6/23/2016 9:00:00 AM DEACON'S DIARY Why I'm becoming a deacon
BY ANTHONY CORTESE
(Editor's note: This month, instead of the usual "Seminarian's Diary" column, a candidate for the diaconate takes a turn describing his formation. Mr. Cortese, a parishioner of All Saints Church in Albany, is volunteering at Catholic Charities' DePaul Residence in Albany as part of his diaconate preparation. He'll also be assigned a parish to serve in the fall.)
I am a deacon candidate for the Albany Diocese. This means I am discerning, studying, and learning how to become a permanent deacon. The formation process takes six years; I just completed year five. My wife and I have experienced the formation process together and we have found it to be educational and spiritually uplifting.
One question most people ask is, "What does a deacon do?" The questions about deacons we often hear beg for a simple answer, but the answers are quite complex. Most of a deacon's work goes on behind the scenes, outside of parishioners' view.
Here are just a few questions deacons are asked:
Q: Are deacons grown-up altar servers?
A: Ninety-nine percent of a deacon's job revolves around service. The word "deacon" is derived from a Greek word that means "servant." However, most of the service a deacon provides is outside of Mass and other sacramental celebrations, outside of most people's view. Service, for a deacon, is equivalent to the bottom of an iceberg: You don't see it, but you know it's there -- and it's 10 times bigger than what you can see.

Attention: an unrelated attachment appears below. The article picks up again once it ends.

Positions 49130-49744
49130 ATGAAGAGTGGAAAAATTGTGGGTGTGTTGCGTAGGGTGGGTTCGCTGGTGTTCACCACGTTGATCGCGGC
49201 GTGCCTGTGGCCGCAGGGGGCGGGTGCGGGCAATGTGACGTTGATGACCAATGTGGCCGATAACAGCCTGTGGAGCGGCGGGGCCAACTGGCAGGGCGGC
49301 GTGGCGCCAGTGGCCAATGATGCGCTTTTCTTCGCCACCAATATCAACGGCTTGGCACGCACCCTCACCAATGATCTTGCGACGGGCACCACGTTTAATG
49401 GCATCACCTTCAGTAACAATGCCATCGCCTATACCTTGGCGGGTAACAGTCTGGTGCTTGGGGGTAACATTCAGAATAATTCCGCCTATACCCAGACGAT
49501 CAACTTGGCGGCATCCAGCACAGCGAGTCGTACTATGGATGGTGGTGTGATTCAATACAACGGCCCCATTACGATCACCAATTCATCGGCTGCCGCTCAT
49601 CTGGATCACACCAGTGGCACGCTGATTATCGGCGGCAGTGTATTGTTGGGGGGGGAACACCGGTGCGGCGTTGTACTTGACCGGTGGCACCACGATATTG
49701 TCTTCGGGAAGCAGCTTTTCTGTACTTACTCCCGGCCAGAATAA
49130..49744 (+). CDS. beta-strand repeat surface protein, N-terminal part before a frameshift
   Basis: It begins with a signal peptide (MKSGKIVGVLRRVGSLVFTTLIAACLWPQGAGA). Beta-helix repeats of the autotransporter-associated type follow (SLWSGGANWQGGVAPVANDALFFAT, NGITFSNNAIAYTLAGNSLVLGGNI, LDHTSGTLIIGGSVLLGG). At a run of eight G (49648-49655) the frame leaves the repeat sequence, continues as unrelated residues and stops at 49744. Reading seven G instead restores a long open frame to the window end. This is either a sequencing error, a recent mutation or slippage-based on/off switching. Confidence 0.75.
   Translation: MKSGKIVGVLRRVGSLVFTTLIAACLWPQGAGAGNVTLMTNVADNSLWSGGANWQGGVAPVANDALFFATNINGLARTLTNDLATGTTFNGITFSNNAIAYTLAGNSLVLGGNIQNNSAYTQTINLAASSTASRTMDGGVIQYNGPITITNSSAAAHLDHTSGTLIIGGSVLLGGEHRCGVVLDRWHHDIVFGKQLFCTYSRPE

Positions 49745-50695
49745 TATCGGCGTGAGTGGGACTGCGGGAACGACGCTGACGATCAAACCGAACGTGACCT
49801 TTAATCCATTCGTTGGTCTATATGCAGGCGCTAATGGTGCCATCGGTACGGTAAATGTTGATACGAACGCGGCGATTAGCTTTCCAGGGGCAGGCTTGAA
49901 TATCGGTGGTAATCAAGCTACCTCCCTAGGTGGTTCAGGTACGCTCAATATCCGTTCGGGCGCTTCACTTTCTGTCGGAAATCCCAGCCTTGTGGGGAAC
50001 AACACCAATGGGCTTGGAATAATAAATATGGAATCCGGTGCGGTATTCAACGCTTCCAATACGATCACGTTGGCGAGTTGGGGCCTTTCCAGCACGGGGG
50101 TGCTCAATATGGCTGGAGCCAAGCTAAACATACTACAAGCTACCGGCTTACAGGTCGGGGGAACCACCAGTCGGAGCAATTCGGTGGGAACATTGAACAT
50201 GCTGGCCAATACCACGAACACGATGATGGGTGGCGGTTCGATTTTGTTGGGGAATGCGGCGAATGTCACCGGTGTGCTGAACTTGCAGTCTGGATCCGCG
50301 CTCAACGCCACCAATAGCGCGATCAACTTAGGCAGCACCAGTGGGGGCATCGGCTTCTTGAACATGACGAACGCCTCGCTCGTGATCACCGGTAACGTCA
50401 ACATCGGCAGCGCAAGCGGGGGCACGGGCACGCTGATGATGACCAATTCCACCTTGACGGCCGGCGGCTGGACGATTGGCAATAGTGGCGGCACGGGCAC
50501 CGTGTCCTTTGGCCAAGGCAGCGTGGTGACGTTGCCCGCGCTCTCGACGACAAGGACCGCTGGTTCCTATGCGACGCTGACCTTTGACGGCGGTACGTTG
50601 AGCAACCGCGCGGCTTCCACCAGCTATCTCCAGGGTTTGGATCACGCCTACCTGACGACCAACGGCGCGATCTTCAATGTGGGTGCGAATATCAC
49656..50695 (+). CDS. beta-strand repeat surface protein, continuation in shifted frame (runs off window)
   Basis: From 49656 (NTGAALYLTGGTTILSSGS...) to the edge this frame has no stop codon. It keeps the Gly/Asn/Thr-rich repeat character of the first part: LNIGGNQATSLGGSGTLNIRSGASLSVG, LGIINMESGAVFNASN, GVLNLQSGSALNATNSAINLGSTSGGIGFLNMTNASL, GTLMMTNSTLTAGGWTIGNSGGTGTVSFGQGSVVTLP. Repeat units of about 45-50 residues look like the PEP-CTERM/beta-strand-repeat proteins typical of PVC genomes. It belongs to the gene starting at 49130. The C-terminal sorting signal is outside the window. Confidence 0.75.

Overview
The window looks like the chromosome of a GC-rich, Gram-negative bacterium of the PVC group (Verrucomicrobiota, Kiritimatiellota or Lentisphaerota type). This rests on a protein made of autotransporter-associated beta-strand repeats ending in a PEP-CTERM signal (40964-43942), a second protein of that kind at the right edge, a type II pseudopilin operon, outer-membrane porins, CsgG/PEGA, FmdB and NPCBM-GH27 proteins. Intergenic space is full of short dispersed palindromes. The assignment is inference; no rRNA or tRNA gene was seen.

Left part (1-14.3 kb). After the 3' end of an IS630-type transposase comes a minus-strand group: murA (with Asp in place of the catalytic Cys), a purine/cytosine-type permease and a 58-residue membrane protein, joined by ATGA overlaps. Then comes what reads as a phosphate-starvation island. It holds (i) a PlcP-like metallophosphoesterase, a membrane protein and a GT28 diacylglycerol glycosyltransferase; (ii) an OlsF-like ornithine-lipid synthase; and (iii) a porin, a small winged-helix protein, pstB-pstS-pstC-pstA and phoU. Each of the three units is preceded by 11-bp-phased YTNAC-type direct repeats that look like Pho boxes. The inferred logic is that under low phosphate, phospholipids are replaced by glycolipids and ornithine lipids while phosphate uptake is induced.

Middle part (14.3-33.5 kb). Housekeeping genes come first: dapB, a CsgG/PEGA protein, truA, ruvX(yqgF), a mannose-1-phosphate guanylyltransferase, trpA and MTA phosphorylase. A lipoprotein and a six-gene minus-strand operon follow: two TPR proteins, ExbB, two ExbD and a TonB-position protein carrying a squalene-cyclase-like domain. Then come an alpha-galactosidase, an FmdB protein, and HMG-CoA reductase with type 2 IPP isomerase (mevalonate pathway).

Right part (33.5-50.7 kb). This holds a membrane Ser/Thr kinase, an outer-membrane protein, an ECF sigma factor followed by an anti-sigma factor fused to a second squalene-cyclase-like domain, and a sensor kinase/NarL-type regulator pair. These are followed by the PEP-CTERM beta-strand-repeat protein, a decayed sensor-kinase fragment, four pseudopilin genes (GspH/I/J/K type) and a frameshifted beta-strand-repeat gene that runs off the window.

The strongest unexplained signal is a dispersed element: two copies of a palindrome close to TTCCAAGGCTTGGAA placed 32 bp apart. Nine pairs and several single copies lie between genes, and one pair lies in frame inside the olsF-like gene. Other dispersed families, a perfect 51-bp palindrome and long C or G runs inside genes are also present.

Q: Are deacons assistants to the priest?
A: Much of a deacon's job is to assist, and deacons certainly assist the priest during Mass. But during Mass the deacon assists all ministers, as well as the whole congregation. The deacon's role is to ease the way for the celebration to flow and thus be prayerful.
Deacons are like stage managers: They plan, worry, oversee and assure all details are in place. Deacons are uniquely positioned during Mass to make this happen, because they have an overview.
Q: Are deacons "special" lectors?
A: All lectors are special. They have the privilege of sharing God's Word with the community. But deacons actually receive a blessing from their bishop as part of their formation that gives them the status of lector.
Deacons have the privilege of proclaiming the Gospel. But proclamation of the Gospel is another responsibility that, for the most part, occurs outside of Mass and outside of the community's view. This involves embracing the Word, making it a part of the deacon's life and reflecting it in all he does.
Q: If a priest can do everything a deacon does during Mass, why do we need deacons?
A: St. Paul said the body of Christ has many parts, each distinct and important. The Mass is a coming together of the entire community of believers. The more diverse and inclusive the community, the more beautiful the celebration and the more powerful God's presence.
Deacons are one of many ministers a priest brings into the celebration. The same can be said of lectors, altar servers, music ministers, eucharistic ministers, ushers and greeters. All ministries are unique, yet all become one in the celebration of the Mass.
A deacon's job is not a list of duties it is a way of life. A deacon's life is his job -- summed up best in his ability to live as Jesus did.